In behavioral psychology, practitioners hold that motivation is a key contributor to the development of certain types of behavior in individuals, in the case of both children and adults. As such it is imperative that psychologists examine and understand the various motivations of behavior to enable the design the appropriate environments that foster the development of alternative and better behaviors. Motivation is that internal state or condition that energizes behavior and provides it with direction. Motivating operations refer to events that play a role in increasing and decreasing the probability of behavior. Motivating operations serve two main purposes: to alter the effectiveness of a particular stimulus as a reinforcer and to change the present frequency of all behavior that is reinforced by that particular stimulus. Generally, motivating operations affect how much an individual “wants” something and how hard he or she will “work” to obtain it. In behavioral psychology, Motivating operations influence the effectiveness of any intervention that is based on the manipulation of consequences (Pearson Education Inc., 2010).
There are two types of motivating operations, unconditioned motivating operations (UMOs) and conditioned motivating operations (CMOs). UMOs are unlearned and are mostly as a result of an individual’s nature or history. For example, when an individual is feeling cold, he looks for ways to keep warm. The cold (motivating operation) increases the reinforcing value of warmth. Once the individual gets warm, then becoming warm abolishes the value of warmth as a reinforcer. CMOs on the other hand are learned or acquired. Conditioned Motivating Operations are usually neutral before they are either associated with another existing MO or a form or reinforcement or punishment. For instance, a man to change the channel on the TV but the remote doesn’t work. This increases the reinforcing value of buying batteries for the device, after which the remote works thus abolishing the need for batteries as a reinforcer (Ikkandi, 2011).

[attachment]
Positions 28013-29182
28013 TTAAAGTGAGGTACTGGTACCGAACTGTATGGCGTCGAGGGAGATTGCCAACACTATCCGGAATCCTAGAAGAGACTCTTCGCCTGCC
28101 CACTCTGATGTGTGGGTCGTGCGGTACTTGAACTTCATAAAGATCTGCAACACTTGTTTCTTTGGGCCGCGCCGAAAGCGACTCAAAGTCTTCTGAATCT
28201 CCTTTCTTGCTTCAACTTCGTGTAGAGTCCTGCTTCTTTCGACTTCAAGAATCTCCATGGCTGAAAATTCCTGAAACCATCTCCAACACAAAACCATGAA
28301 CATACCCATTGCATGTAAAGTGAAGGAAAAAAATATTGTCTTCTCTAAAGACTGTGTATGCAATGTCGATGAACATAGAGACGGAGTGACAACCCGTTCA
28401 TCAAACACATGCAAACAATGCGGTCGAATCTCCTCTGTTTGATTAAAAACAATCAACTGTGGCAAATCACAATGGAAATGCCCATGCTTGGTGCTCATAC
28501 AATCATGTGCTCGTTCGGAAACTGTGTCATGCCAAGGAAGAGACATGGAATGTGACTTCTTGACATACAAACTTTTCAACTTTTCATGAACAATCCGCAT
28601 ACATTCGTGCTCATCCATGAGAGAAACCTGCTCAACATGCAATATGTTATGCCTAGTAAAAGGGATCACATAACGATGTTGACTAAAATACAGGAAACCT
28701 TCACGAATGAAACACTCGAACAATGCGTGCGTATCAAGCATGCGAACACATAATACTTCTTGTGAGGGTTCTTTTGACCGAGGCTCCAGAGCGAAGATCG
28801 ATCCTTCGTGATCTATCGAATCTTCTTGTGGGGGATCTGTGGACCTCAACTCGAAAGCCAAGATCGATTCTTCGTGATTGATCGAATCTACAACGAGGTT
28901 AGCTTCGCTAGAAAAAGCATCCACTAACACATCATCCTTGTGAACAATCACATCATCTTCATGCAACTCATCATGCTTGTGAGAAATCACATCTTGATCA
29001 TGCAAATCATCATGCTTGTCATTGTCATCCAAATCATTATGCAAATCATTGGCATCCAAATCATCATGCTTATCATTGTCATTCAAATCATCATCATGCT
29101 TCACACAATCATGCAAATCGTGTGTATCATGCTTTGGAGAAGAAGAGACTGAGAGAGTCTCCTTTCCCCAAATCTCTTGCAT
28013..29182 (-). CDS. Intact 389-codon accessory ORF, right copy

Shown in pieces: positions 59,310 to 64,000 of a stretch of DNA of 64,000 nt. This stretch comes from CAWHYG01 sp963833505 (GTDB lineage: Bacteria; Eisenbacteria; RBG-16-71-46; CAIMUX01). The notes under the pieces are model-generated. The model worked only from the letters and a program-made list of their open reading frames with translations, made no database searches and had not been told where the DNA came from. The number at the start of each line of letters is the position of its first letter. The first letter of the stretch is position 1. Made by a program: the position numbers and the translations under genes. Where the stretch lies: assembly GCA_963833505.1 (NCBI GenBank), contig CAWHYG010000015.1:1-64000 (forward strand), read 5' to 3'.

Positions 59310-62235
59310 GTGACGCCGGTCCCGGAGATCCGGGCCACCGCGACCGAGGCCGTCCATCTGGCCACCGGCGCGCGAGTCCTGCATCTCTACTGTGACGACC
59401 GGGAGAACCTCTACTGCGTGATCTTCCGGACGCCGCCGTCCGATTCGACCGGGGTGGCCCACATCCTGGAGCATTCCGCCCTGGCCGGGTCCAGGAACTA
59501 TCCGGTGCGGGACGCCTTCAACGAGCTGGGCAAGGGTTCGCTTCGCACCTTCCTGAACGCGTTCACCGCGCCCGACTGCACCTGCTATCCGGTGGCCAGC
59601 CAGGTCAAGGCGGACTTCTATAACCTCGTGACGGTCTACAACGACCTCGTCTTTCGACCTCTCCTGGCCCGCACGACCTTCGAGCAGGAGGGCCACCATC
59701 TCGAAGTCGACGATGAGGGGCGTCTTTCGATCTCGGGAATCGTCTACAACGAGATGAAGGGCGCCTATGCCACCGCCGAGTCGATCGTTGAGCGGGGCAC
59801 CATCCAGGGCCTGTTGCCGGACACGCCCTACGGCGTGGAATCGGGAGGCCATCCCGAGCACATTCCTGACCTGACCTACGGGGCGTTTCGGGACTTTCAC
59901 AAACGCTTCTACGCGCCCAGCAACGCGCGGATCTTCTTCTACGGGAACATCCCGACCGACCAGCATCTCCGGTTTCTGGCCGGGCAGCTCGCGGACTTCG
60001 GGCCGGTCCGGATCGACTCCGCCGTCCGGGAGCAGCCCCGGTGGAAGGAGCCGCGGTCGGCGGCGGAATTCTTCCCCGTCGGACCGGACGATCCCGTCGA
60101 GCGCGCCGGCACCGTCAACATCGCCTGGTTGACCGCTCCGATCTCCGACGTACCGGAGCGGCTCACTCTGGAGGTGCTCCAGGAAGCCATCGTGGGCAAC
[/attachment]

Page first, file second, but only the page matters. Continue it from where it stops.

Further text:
An example of motivating operations as a function of behavior can be explained by examining the case of Jimmy, a sixth grade student. Jimmy’s father has promised to buy him a new computer game if he gets good grades at the end of the school term. In this case the computer game is the motivating operation. In order to obtain what he has been promised Jimmy will definitely work harder, complete his assignments and engage in activities that will earn him extra credits in school i.e. influence his behavior.
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